European citizens have decided to launch this initiative last year calling for ending the trade of fins in the EU, “Although finning (cutting off sharks fins on board of fishing vessels and throwing the sharks overboard) is prohibited in the EU, shark fin trade is not. The sharks are still hunted down, there are markets for selling their meat and fins’ business is conducted away from the public eye … let us leave fins naturally attached”.
According to David Campbell, Founder of the MarineBio Conservation Society for marine life, sharks managed to survive any mass extinctions, however during the Cretaceous–Paleogene extinction event, 66 million years ago, about 90% of shark species in the open ocean became extinct, and now, in his opinion, sharks are facing yet again the risk of mass extinction.
“It is not just overfishing that threatens them directly, there are many additional threats that are not fully understood such as climate change and the map of the distribution of other predators that are affected by human fishing; British research found the presence of plastic fragments in the digestive tracts of 67% of sharks that were examined. We know that plastic may carry toxins and pathogens, but its potential impact on sharks at this point is unknown“, said Campbell.
Then Campbell added that important nursery areas for sharks such as mangroves and estuaries have also been endangered by human activities including fishing and climate change.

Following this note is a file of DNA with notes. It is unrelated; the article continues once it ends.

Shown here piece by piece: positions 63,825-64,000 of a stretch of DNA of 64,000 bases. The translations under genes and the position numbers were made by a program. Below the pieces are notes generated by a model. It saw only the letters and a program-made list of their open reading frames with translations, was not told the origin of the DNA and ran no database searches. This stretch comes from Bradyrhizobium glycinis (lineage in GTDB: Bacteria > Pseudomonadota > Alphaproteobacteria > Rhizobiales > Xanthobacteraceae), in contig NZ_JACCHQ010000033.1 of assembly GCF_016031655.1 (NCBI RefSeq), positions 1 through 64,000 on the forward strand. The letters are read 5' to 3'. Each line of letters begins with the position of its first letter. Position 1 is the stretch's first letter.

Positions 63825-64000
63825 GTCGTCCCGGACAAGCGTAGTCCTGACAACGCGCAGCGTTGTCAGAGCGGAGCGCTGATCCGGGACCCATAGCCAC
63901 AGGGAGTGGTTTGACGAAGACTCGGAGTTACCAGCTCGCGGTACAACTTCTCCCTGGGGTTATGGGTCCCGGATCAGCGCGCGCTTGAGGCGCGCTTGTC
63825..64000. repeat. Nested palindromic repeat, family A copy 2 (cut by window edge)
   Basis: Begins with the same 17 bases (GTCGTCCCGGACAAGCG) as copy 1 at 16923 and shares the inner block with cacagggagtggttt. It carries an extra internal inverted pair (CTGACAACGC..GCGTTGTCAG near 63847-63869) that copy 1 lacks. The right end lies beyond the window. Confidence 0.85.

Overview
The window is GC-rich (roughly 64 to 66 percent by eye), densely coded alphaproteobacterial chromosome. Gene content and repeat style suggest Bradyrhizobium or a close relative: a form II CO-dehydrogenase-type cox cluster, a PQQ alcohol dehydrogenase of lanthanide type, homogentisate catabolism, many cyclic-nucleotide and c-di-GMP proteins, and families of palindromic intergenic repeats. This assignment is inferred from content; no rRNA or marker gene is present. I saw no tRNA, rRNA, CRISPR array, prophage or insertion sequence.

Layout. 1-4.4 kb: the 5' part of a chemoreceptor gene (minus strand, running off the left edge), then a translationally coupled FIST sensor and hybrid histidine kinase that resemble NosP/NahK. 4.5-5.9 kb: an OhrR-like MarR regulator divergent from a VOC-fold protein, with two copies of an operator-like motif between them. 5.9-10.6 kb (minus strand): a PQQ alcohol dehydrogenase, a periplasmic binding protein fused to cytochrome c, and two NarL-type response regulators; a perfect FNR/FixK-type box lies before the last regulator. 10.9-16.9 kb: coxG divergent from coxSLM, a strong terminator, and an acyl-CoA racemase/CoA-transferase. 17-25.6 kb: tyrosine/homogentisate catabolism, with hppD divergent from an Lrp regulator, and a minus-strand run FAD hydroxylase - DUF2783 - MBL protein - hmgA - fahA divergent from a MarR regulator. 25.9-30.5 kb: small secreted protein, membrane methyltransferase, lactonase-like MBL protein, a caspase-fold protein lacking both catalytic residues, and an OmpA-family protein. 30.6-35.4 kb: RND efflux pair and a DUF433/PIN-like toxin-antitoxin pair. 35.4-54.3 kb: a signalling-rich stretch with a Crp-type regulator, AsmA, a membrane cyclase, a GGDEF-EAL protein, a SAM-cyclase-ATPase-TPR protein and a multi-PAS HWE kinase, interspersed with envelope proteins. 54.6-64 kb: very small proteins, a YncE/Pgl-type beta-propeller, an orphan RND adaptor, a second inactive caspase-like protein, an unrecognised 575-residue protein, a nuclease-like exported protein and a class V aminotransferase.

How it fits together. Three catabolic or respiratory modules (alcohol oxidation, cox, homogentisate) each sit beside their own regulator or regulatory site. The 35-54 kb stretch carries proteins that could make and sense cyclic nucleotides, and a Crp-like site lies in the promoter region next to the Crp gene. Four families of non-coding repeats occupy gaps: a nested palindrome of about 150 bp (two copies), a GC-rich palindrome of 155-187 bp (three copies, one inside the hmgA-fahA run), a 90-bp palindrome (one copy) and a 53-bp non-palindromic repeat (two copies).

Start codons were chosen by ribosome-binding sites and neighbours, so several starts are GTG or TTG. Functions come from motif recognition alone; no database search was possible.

The need for joint efforts
Levis Kvaje, Coordinator for Ecosystems and Biodiversity at the United Nations Environment Program in Africa, said that shark hunting causes an ecological imbalance that can lead to catastrophic results, as they grow slowly, mature late and reproduce very few pups, so overfishing will lead to their extinction on the medium to long term.
Kvaje added in special statements, on the sidelines of a workshop organized by Africa21 on biodiversity, that preserving sharks needs cooperation between countries in order for all this work to be effective, noting that the United Nations Environment Program, through the Convention on Migratory Species, calls for international cooperation to address excessive exploitation of sharks.
This story was originally published on Shorouk news